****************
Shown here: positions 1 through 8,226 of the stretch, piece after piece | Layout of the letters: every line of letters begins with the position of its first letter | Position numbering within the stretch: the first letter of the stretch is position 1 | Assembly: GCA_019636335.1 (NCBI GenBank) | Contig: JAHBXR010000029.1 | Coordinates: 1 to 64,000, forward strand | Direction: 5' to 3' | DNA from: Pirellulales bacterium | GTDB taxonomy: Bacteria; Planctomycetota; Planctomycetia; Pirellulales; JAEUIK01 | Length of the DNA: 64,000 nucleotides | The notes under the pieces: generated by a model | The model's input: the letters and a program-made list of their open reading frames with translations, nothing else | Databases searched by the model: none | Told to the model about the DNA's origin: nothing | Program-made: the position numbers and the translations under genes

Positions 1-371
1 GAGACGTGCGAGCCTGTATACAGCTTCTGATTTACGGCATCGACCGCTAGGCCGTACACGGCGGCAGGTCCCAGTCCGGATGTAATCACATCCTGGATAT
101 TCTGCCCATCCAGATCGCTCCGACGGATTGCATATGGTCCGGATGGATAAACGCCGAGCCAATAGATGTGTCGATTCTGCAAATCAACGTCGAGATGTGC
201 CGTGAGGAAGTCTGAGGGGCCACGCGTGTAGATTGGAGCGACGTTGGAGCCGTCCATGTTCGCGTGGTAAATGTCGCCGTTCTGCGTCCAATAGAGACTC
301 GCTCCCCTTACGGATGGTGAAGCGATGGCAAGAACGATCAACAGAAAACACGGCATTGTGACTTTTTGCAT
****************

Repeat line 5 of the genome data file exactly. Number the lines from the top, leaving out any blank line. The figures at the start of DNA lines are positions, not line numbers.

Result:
201 CGTGAGGAAGTCTGAGGGGCCACGCGTGTAGATTGGAGCGACGTTGGAGCCGTCCATGTTCGCGTGGTAAATGTCGCCGTTCTGCGTCCAATAGAGACTC